The Ninth Circuit test, like the guidelines that implement CEQA, require that the environmental impact statement be comprehensible not only to “decision-makers” but as well to the affected public.  (Cal.Admin.Code, tit. 14, §§ 15121, subd. (a), 15140.) 1  Though it is conceivable that an EIR will be incomprehensible to decision-makers—i.e., elected and appointed government officials as well as civil servants involved in the authorization of construction projects—it is far more likely that the document will be incomprehensible, if at all, to the lay public.   This greater likelihood arises not only from the fact that many people are unfamiliar with the jargon sometimes  employed in environmental impact analysis, but as a result of the technical complexity inherent in some advanced forms of environmental analysis.   For example, a water or ambient air quality test may involve elaborate chemical analyses beyond the ken of even the well educated.

It will often be appropriate to employ complex scientific theories or techniques in an EIR.   The requirement that the document be “readily understandable ․ by interested non-professional laypersons,” cannot be deemed to preclude the use of such complex concepts, for then environmental analysis would have to be carried out without the benefit of many of the most useful ideas and techniques, to the detriment of those the analysis is supposed to enlighten.   Fortunately, the conflict that may arise between the need to employ sophisticated scientific methods and the duty to communicate to scientifically unsophisticated people does not present an insoluble dilemma.   A scientific theory or complicated analytic technique beyond the understanding of the average layperson may be employed in an EIR provided an effort is made to describe it as simply as possible and enough information is supplied to enable a qualified person to test the theory or technique.   The portions of the EIR that must without compromise be understandable by the lay public are those which describe the project (CEQA Guidelines, § 15124) and which summarize (1) each significant environmental effect of the project together with proposed mitigation measures and alternatives that would reduce or avoid adverse effects;  (2) known areas of controversy, including issues raised by public agencies and the public;  and (3) unresolved issues, including the choice among alternatives and whether or how to mitigate significant adverse environmental effects.  (CEQA Guidelines, § 15123.)

In the present case the portions of the SEIRs that are most difficult to understand are those that describe and employ two different analytical approaches to forecast land use change, employment growth, and residence patterns between 1984 and 2000, i.e., the assessment of “cumulative impacts.”   These two approaches are referred to as the “Downtown plan forecast” and the “list-based approach.”   The description of these two approaches set forth in the SEIRs 2 and the manner in which they are applied, however, are not so recondite or complex as to be incomprehensible to most members of the public willing to take the time to read the documents.    Moreover, the conclusions that result from their use are very easily understood.   For example, under the highlighted heading “SIGNIFICANT ENVIRONMENTAL EFFECTS THAT CANNOT BE AVOIDED IF THE PROJECT IS IMPLEMENTED.” the SEIRs all state the summary conclusion that although “cumulative impacts on energy use and housing demand have been mitigated to a level of insignificance․ [t]he project would be part of a trend of denser development in downtown San Francisco.   The project would contribute to cumulative traffic increases on downtown streets and on freeways and bridges near downtown San Francisco, and would contribute to cumulative passenger loading impacts on Muni, BART and other transit carriers.   Mitigation measures are available which would reduce these effects on a system-wide basis;  these mitigation measures could be implemented by the City and County of San Francisco and other agencies with jurisdiction over highways, bridges and transit systems but could not be implemented by individual project sponsors.”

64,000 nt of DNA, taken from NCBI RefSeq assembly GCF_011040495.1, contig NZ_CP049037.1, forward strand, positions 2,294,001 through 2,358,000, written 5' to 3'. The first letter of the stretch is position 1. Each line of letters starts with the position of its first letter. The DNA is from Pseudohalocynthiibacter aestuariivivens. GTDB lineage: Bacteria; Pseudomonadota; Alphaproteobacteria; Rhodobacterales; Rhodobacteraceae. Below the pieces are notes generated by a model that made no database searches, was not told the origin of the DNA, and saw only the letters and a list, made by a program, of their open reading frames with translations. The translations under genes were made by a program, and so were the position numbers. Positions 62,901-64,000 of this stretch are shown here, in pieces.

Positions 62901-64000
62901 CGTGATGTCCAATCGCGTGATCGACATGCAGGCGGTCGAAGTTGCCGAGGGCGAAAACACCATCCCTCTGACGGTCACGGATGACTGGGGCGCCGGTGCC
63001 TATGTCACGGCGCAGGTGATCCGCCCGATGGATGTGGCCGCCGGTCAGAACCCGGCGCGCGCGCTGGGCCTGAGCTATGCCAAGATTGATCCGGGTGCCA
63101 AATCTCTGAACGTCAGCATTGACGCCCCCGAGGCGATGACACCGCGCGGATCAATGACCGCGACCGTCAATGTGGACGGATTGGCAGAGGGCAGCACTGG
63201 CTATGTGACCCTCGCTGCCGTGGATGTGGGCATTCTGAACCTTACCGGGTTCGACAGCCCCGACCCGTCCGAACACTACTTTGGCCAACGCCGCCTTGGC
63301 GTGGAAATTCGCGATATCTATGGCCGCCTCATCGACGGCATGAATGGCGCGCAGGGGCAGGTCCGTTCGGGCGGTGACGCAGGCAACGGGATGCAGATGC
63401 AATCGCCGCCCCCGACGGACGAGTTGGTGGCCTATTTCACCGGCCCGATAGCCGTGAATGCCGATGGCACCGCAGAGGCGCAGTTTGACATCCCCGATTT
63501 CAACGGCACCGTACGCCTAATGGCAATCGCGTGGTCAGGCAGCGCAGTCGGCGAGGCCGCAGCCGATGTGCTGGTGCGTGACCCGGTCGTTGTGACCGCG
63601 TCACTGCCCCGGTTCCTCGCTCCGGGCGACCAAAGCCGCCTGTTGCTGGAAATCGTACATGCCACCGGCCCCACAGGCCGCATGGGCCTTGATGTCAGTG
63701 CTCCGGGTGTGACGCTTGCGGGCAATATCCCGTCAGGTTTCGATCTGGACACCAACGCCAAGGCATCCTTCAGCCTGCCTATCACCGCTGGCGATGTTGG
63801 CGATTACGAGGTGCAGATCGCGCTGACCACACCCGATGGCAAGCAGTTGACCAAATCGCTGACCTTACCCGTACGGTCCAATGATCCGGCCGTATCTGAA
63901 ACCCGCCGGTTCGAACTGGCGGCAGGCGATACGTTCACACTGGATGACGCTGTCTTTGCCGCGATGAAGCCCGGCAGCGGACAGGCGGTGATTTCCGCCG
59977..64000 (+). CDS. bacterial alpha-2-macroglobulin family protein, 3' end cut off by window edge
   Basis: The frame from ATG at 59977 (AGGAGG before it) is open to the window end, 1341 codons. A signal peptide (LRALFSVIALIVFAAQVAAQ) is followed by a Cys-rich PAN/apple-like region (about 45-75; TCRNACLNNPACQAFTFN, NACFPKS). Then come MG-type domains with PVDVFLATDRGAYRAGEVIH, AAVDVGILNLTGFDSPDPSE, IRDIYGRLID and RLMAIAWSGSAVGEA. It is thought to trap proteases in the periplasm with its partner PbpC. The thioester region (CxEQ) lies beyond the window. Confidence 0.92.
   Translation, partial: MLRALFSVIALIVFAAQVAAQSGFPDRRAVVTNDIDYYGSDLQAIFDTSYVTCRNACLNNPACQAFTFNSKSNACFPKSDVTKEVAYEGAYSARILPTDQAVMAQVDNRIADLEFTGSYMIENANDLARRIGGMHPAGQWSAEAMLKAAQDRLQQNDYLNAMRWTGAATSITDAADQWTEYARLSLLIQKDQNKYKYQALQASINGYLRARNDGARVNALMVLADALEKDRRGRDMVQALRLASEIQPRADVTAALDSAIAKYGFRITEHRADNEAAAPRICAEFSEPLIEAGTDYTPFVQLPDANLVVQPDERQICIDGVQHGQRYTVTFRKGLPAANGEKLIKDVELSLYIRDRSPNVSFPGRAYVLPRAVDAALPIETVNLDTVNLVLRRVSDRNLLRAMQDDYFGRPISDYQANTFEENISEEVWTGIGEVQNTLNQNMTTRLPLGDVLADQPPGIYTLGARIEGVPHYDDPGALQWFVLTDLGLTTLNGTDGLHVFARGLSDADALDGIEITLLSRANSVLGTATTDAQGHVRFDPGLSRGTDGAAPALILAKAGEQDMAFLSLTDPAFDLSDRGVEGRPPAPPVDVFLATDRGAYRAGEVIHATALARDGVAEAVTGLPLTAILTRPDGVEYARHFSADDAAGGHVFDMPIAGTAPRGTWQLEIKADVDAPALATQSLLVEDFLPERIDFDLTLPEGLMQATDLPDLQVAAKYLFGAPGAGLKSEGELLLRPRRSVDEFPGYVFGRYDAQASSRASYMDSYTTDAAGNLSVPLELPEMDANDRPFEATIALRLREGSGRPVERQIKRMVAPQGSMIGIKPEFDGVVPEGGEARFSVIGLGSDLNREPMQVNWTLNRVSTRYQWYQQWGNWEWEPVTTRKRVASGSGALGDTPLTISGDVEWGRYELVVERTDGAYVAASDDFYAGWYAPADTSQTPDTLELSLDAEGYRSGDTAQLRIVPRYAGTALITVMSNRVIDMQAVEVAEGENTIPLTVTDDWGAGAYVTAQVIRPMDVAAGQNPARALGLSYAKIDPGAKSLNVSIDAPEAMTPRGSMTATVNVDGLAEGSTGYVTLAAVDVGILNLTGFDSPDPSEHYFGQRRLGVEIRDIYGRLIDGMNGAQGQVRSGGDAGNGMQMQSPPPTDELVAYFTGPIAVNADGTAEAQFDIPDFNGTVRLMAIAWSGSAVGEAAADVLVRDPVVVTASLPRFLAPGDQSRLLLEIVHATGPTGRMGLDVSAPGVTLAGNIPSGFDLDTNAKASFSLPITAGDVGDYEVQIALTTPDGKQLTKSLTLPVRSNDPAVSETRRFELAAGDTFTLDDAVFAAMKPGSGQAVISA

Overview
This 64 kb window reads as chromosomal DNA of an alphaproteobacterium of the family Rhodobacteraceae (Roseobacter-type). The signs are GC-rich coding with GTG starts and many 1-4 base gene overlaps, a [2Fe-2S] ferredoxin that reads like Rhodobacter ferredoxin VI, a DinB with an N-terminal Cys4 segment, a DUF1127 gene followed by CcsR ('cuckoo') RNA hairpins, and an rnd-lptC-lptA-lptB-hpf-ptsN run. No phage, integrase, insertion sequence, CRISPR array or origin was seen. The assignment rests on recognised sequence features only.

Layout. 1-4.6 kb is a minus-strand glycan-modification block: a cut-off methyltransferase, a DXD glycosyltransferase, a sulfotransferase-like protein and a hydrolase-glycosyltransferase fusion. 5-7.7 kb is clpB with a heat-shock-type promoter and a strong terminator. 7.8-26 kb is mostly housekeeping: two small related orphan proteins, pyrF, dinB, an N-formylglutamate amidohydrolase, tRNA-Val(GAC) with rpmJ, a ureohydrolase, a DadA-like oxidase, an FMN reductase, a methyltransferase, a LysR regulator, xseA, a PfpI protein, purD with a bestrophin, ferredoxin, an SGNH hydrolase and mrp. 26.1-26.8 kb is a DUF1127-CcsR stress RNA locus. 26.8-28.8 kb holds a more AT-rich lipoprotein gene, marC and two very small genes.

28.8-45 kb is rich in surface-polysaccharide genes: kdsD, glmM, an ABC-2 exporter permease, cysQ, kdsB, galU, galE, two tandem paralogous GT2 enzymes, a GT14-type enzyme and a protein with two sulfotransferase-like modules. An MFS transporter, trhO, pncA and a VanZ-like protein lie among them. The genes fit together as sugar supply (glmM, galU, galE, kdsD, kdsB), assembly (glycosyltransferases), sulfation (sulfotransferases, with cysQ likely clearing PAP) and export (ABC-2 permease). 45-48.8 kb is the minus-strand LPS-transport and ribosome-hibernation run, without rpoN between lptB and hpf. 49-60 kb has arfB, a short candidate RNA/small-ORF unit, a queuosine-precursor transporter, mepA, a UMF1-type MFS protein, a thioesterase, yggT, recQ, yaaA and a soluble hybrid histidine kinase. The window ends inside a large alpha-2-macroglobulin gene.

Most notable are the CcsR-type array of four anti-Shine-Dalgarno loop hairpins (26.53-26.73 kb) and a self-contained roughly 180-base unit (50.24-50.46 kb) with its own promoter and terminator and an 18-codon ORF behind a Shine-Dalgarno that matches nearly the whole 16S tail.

It does not require a degree in city planning to understand this summary of the information provided in greater detail in the body of each SEIR;  and it succinctly provides the crucial information of greatest interest to most who consult the documents.

Where, as here, the environmental impact report describes as clearly as possible the factual assumptions and analytical techniques relied upon and simply and succinctly summarizes the most critical information, the standard of comprehensibility we adopt in this case has in my view been satisfied.   As correctly pointed out in the CEQA Guidelines, “[t]he courts have looked not for perfection but for adequacy, completeness, and a good faith effort at full disclosure.”  (CEQA Guidelines, § 15151;  see also, San Franciscans for Reasonable Growth v. City and County of San Francisco (1984) 151 Cal.App.3d 61, 81, 198 Cal.Rptr. 634.)


1.   The original appeal involved four projects.   The parties involved in two of those projects settled after the second round of administrative proceedings and are not therefore parties to this appeal.The cases were not consolidated in the superior court, but were joined for the purpose of briefing and oral argument.

2.   Although the superior court actually issued two writs, one on May 14, 1984, and another May 17, 1984, they are of identical language and will for purposes of convenience be referred to as “the writ.”

FOOTNOTE.   See footnote *, ante.

FOOTNOTE.   See footnote *, ante.

1.   All subsequent citations to “CEQA Guidelines” refer to Chapter 3 of Title 14 of the California Administrative Code.

2.   As stated in each SEIR, the basic general difference between these two approaches “is that the Downtown Plan approach accounts for changes to a range of land uses as well as changes over time in worker characteristics and behavior, while the list-based approach is limited to known projects of certain types and assumes unchanging characteristics and behavior.   These two approaches are alternative means of assessing the future cumulative context for downtown development.   They use different available data sources and different assumptions.”

 ROUSE, Associate Justice.

BENSON, J., concurs.